Keep Wildlife Wild

A bald eagle stands proudly atop a tree
Bald eagles are among numerous bird species that nest at the William Floyd Estate


If You Care, Leave Them There

When we find a wild animal behaving oddly or in an unexpected place, we may think it is diseased or abandoned when in fact it is neither lost nor sick. Young animals, like fawns, may be alone for hours while their parents search for food; some animals, like the piping plover, feign injury to deter predators; and wildlife often survive superficial wounds like bites and scratches. In these situations it is best to let wildlife be because we may cause them undue stress by approaching or handling them.

Report a Sighting

If a wild animal appears to be injured, keep your distance and take a moment to assess the situation. Some animals, such as many migratory birds, can pose a direct health hazard to humans, while others, such as seals, may appear injured when they are not. Your observations will be helpful to authorities if you decide to contact them.

Please see below who to call to report a sighting:

Injured Wildlife within Fire Island Communities

New York State Department of Environmental Conservation

Stranded Marine Animals (Whales, Dolphins, Sea Turtles)

New York State 24-hour Stranding Hotline

Injured Wildlife at National Park Service Sites on Fire Island (Fire Island Lighthouse, Sailors Haven, Watch Hill, or Wilderness)

Fire Island National Seashore Dispatch

A small white and gray bird is barely visible, blending in to a shell-covered beach.
Piping Plovers are among many bird species protected in restricted nesting areas.


A groupd of seals lounge on a sandbar as one makes a splash.
Seals are often spotted lounging on sandbars and calm beaches.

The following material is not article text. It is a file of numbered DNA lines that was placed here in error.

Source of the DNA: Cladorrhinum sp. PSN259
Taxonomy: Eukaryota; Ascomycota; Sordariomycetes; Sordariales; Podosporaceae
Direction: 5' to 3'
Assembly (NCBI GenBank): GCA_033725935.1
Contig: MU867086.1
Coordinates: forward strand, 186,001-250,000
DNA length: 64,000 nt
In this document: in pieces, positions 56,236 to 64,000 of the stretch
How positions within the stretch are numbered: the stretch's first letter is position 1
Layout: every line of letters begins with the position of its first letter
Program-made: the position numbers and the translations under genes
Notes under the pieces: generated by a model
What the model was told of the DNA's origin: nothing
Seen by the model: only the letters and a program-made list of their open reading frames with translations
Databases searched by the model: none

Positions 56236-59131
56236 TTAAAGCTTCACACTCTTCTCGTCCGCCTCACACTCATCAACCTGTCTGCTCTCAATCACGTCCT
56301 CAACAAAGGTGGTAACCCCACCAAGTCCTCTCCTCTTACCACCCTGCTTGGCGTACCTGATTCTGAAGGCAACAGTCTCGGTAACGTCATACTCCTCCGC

Why You Shouldn't Feed Wildlife

Our behavior can affect wildlife. In order to keep wildlife wild and to protect them and ourselves, it is important not to disturb them or interfere with their activities.

Do not feed wildlife. Feeding wildlife can change their natural behaviors. This is even true of inadvertent food sources like garbage or unsecured food items. Gulls, for example, can become "food-conditioned" and may look for food near snack bars or garbage cans.

Food-conditioning can lead to undesirable and potentially unsafe human-wildlife interactions. For example, wild animals that visit a food source in groups are at greater risk of predation and disease. Food-conditioned wildlife may also be more likely to become entangled in fencing, approach us, or be struck by a vehicle when in search of food.

When alarmed, a wild animal may scratch, kick, or bite, and injure those who come too close. Be sure to maintain a safe distance when viewing wildlife.

How You Can Help:

  • Observe wildlife from a distance. To report a sighting see the information above.

  • Secure your food and beverages.

  • Properly dispose of garbage; carry-in, carry-out at National Park Service facilities on Fire Island.

  • Do not touch or feed wildlife.

  • Respect wildlife closure areas.

A fox kit peers out of its den

NPS Photo/Ke Qiang Ruan, 2015 Fire Island Photo Contest Entry

Last updated: August 11, 2022

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120 Laurel Street
Patchogue, NY 11772



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